Backbone of America - 2006
Monday June 19, 2006
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National Federation of Independent Business
[This is a minor re-write of a column first published in June, 2002.]
The people attending the National Federation of Independent Business summit here are at the opposite end of the scale - the opposite end of the economic universe - from the senior executives at Fortune 100 corporations.
These folks don't private jets, limousines with a driver, or personal aides who go along to open doors and press elevator buttons. When they have to fly, they look for the cheapest coach fare. They drive themselves in what is often the oldest car in the lot. Their personal aide is their kid, who comes in - often under protest - on Saturdays to help out.
They do not have brigades of accountants and lawyers helping to decipher the latest enhancements in the tax code. They have lunch with their lawyer, their accountant and their banker at the same table, in the same restaurant, every day; and have for years.
They do not have a human resources department to oversee thousands of employees who are known to them, collectively, as "headcount." In fact they don't have human resources at all. They have employees who are like family members. Or who actually are family members.
They don't think of layoffs as the first line of defense against a downturn. When times get rough, they often take a little less themselves so a few more people can stay on the payroll for a little longer.
And they don't keep the strictest accounts of sick days, and holidays. They often forget to dock the pay of the single mom who misses a day here and there because her child needs some extra love and care, even though it meant, once again, taking up the slack themselves.
They do not borrow tens of millions of dollars from their business so they can personally buy other businesses. They lend money TO their business to tide it over when a large customer is - once again - a slow pay.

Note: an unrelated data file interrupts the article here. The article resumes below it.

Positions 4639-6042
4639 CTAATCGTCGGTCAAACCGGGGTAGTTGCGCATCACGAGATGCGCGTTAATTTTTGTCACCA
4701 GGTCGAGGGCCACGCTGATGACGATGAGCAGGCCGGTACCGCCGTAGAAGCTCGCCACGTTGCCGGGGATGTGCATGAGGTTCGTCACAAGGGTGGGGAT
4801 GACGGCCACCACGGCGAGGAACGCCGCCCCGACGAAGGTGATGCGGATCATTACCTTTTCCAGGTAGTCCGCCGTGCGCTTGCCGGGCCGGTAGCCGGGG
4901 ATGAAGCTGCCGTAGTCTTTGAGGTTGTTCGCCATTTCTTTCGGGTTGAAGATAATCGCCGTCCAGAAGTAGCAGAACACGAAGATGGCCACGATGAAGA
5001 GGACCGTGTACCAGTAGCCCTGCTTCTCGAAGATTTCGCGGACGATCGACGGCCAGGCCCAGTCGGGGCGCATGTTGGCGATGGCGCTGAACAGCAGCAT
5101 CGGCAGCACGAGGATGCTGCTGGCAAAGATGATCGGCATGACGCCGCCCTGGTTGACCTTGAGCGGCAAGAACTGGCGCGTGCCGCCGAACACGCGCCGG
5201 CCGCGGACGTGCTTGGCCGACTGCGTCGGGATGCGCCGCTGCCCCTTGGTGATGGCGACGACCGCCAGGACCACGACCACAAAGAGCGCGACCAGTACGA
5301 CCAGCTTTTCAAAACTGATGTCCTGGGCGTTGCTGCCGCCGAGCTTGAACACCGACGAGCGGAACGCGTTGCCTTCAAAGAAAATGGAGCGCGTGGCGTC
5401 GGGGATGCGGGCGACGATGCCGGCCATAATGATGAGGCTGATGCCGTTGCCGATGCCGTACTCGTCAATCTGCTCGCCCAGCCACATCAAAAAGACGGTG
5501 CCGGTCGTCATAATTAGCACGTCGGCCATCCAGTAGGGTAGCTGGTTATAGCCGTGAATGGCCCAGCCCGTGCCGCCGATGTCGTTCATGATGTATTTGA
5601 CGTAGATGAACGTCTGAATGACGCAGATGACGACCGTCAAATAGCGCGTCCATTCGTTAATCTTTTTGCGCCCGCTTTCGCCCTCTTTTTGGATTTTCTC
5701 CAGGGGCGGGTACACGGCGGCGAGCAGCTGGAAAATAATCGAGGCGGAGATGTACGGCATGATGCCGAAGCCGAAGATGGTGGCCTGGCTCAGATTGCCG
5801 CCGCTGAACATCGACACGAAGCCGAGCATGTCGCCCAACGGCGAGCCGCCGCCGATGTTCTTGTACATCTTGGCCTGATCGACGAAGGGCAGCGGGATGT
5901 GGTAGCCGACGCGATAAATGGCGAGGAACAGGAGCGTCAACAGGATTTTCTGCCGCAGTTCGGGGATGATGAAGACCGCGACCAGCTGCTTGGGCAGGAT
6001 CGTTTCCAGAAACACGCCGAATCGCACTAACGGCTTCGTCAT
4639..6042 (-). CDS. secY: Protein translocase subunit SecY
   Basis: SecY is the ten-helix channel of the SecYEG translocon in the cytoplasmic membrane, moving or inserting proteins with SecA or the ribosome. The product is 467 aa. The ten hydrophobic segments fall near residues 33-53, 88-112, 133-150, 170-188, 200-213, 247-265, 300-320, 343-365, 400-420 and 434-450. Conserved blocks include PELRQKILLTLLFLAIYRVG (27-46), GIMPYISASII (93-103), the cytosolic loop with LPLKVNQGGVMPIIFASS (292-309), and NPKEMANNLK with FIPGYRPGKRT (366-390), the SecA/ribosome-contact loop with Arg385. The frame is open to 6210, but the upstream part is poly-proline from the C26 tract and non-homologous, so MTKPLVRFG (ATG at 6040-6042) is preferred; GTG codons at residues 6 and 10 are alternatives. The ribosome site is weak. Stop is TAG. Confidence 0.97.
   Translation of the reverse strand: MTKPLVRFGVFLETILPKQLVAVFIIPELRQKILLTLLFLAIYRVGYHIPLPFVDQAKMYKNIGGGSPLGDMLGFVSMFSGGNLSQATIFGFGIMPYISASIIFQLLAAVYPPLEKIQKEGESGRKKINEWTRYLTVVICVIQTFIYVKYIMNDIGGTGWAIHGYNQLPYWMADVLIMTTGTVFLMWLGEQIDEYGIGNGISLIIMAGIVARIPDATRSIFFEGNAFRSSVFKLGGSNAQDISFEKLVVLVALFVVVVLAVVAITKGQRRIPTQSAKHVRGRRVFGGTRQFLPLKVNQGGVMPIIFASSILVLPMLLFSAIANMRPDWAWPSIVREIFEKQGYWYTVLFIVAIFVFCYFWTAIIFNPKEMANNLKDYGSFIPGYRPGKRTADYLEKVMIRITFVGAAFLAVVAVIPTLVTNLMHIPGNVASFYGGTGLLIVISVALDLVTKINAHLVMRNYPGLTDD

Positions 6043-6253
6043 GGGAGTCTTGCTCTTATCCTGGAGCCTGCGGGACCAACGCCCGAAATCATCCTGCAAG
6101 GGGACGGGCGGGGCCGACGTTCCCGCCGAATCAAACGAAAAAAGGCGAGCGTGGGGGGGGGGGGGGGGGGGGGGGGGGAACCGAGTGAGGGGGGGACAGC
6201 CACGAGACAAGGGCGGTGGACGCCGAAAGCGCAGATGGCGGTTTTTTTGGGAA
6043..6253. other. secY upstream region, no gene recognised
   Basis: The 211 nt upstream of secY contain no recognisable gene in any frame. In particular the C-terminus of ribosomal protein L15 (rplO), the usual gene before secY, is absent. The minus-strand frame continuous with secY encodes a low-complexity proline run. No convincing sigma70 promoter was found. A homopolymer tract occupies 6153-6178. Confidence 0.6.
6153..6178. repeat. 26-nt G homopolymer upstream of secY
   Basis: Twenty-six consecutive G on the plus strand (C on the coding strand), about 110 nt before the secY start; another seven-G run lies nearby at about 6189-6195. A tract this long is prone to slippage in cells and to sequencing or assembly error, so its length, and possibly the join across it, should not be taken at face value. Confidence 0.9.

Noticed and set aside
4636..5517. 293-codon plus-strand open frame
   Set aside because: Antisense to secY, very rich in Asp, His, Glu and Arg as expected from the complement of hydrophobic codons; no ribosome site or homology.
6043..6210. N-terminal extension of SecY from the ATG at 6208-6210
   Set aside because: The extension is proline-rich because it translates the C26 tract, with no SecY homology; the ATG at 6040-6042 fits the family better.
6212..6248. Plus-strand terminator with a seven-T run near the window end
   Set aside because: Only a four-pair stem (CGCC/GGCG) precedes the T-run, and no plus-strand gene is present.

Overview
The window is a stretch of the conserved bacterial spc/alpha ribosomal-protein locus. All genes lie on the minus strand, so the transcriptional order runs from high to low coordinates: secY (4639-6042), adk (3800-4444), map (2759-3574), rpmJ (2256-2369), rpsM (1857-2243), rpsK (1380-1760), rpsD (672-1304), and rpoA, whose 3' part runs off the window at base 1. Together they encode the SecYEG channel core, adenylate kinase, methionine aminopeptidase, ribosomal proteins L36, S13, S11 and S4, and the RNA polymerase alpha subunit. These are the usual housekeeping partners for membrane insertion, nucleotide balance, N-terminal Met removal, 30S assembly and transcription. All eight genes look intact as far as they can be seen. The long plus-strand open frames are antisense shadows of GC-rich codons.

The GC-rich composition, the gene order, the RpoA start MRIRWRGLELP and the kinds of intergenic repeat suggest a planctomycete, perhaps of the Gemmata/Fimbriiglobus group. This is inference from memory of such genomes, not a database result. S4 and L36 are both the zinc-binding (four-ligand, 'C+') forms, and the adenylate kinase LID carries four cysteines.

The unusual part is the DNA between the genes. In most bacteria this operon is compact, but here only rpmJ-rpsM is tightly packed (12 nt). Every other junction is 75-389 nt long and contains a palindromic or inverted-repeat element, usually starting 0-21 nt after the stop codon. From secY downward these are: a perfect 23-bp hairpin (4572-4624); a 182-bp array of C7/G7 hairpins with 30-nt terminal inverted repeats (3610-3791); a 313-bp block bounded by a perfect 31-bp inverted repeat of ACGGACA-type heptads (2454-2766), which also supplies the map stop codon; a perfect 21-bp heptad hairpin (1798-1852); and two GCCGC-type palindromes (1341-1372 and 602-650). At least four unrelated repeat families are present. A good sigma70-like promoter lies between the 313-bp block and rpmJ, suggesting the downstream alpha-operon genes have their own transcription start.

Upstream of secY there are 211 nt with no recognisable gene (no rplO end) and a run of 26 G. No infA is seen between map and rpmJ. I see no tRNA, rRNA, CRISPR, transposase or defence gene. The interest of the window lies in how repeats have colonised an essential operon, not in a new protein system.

And these are the same people who take their time sending a bill to a good customer who may be going through a temporary rough patch, because they know that helping that customer is good for their business and good for their community.
They do not worry about "making their quarterly numbers." They worry about meeting the weekly payroll. They don't have conference calls with market analysts, they have coffee with their customers.
These are the people who run America's small to mid-sized businesses, who hire the entry-level employees, who pay the property taxes which fund the schools, and who breathe life into downtowns by refusing to move to the strip mall out near the interstate because they think downtowns are important.
These are the people who go to work - not just every day - but many nights, most weekends, and too many holidays.
These are the people who pay for the Little League uniforms, buy the Girl Scout cookies, and place the ads in the programs for the school plays, well after their own kids have graduated and left the nest.
These are the people who take their turn at the Lion's Club hot dog stand at the Fourth of July parade, man the Rotary Club booth at the county fair, sell tickets for the Jaycee annual picnic, and put the signs in their windows supporting the church bake sale, even if it is not the church they attend.
They run the enterprises which generate the first dollar in the American economy; the dollar which gets multiplied thousands of times up the economic food chain until it reaches Microsoft and the General Motors.
They are America's small business women and men.
They are the backbone of America.
God bless them.
On the Secret Decoder Ring Page today: A Mullfoto which will make you look at labels more closely; and a Catchy Caption of the Day which the Mullings Director of Standards & Practices would never have let through had she had the chance to see it.
Copyright © 2006 Richard A. Galen
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